Blood, Gold and Oil
'A profound and serious play where politics and psychology, authenticity and fable, artefacts and abstractions combine to expose a bitter truth.' The Morning Star
'Douglas Clarke-Wood as TE Lawrence effortlessly commands the stage as TE Lawrence' London Pub Theatres
I went to the Riverside Studios in Hammersmith (London) to see the final night of Jan Woolf’s, play, Blood, Gold and Oil written and produced to mark the 20th anniversary of the Iraq occupation. Unsurprisingly it played to a full house for its entire run.
The play scrapes away at the topsoil of TE Lawrence's celebrity and excavates all that lies beneath. Was he a brilliant military commander? Certainly. A freedom fighter? He thought so. An agent of British colonialism and the burgeoning oil corporations? Could be. An admirer of Lenin. Yes. Killed or assassinated in a road accident? Maybe. Did Peter O’Toole in ‘Lawrence of Arabia’ mythologise the man. Very likely.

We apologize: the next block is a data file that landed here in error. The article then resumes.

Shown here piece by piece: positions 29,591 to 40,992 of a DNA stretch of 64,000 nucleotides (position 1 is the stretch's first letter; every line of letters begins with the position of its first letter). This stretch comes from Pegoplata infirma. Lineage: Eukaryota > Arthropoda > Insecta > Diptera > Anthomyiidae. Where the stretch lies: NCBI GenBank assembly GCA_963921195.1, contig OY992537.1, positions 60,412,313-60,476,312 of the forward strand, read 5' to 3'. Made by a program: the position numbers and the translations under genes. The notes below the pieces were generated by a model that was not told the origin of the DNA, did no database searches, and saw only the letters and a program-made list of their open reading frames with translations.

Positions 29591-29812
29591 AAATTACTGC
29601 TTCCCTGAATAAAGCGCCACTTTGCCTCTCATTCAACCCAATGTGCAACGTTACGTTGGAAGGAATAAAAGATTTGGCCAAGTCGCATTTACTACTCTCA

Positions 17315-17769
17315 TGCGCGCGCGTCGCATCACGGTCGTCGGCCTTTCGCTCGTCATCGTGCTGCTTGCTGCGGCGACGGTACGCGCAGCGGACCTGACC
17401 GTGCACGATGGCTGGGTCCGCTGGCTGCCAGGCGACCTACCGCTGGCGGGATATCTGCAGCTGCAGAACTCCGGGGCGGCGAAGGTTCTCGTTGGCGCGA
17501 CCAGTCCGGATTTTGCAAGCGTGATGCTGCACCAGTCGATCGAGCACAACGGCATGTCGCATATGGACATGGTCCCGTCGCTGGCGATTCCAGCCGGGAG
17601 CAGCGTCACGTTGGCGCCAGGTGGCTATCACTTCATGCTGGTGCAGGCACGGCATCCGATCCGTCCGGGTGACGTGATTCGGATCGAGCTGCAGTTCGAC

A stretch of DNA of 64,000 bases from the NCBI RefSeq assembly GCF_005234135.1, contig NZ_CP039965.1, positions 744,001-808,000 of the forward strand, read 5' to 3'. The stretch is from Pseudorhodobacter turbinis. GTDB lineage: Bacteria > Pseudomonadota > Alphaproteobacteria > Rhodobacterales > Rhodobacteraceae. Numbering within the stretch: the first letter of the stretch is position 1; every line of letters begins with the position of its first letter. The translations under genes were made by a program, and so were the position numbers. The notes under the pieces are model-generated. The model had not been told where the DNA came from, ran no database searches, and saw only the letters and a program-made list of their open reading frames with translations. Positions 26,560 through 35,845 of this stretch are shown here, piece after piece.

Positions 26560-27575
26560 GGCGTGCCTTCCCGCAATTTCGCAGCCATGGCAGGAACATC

During the course of the play, an exhibition is pieced together with an array of World War One artefacts on loan from the National Civil War Centre in Newark and The Imperial War Museum. The finds were from a 2013 archaeological dig in Jordan which Jan visited to dig her play out of the desert.
The play is a timely reminder of those responsible for the long, bloody history imposed on the peoples of the Middle East in pursuit of liquid gold.